On September 10, 2015, New York Attorney General Eric Schneiderman settled with Evans Bank for $825,000 after discovering a “redlining” practice of erasing Black neighborhoods from the maps they used for determining mortgage lending, having taken only four mortgage applications from Blacks out of the over 1,100 mortgage applications they received between 2009 and 2012. In May of the same year, the U.S. Department of Housing and Urban Development announced a $200 million settlement with Associated Bank over redlining in Chicago and Milwaukee, whereby the complaint said the bank denied mortgage loans to Black and Latino applicants between 2008 and 2010. And right here in Texas, a recent review of millions of federal records by Reveal from The Center for Investigative Reporting found that “redlining” is alive and well, in that Blacks and Latinos in five Texas metro areas, including San Antonio, were found to be more likely denied a conventional mortgage loan versus Whites.

There are many other recent examples, but the primary point is that “redlining” still exists and its practice is historically harmful to communities of color.

And, while the Community Reinvestment Act requires all banks that receive the benefit of deposit insurance to be regularly evaluated for compliance, according to the OCC, Capital One Bank, which is headquartered in Virginia, has not received a CRA rating since 2013. (See www.OCC.Gov).

Since these federal laws were established and amended, many banks have been sued for discrimination, but here in Houston, this is the first case that outlines just how much the African American community would lose as a result of these alleged actions.

People who already have a Capital One branch in their neighborhood would lose access to that branch and all of the services that go along with it, such as check cashing, ATMs, mortgage loans, auto loans, certain checking accounts services and customer service in general. Although banks would argue that all consumers can easily access their services through technology, that is a typical way of avoiding the simple truth, which is that most banks prefer to be in predominantly White communities, because in their minds, White consumers tend to have more wealth which will lead to their branches making more money for the overall bank.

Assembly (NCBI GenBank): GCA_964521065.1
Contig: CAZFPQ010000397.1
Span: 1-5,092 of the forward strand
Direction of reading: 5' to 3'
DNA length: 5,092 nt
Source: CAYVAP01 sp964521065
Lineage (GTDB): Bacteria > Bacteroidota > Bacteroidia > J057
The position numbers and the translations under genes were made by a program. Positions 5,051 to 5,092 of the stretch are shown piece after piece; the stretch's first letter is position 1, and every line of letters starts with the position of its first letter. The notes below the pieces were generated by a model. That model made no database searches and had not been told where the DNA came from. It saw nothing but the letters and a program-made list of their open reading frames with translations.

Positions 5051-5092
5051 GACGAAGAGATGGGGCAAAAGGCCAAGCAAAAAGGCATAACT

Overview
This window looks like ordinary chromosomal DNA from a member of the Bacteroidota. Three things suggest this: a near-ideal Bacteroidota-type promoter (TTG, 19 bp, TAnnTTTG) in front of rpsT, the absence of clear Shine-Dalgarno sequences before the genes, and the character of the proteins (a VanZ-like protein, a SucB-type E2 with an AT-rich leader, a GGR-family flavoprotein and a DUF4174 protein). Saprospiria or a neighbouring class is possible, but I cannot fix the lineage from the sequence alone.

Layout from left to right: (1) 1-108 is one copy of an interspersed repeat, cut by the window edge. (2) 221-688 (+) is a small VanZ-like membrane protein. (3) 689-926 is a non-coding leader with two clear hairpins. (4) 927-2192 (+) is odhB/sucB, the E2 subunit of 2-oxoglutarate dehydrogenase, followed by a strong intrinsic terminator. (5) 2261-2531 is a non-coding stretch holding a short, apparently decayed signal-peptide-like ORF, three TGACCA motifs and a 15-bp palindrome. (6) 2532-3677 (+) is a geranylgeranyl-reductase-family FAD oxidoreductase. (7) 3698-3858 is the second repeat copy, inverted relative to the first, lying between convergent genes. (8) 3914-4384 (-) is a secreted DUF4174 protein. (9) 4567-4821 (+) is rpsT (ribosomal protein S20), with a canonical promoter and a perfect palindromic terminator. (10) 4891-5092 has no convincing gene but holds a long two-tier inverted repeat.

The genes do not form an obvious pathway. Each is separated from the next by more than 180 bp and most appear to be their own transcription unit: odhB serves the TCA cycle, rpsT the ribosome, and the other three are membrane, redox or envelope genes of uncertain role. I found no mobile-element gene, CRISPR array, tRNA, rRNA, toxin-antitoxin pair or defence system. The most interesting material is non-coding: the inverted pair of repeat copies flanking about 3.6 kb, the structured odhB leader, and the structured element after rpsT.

And here is another important fact. According to the American Bankers Association, a trade group located in Washington, D.C., the average bank branch costs at least $675,000, so it is safe to say that once these branches are gone, along with its basic services, it won’t come back.

This lawsuit also makes clear that by removing branches from Black and Brown communities, those communities of color would not have easy access to new products and services in the future. By solely providing newer and better services to just one market – affluent Whites – the service gap for Black and Brown consumers will only continue to grow. According to the lawsuit, Capital One’s discrimination toward Black and Brown communities “is evidenced by flagrant disparity between the amount of traditional and customary banking services extended by Capital One to White customers versus the purposeful curtailment, closing and limiting traditional banking facilities in predominately Black and Latino communities.”

Another key loss in the African American community is the departure of Laurie Vignaud, who has been a voice and advocate for fairness and equality across the markets she covers. Given that there are so few people of color working in corporate America, this decision may prove to have even more serious consequences for Houston. It’s also noticeable that other esteemed African American executives who once represented major corporations like AT&T and Wells Fargo in Houston are also no longer with their respective companies.

Is there more to come? Only time will tell and the Forward Times will continue to follow this case to see if it is an isolated incident or an even larger issue that has just been exposed as a result of this explosive discrimination lawsuit. Stay tuned!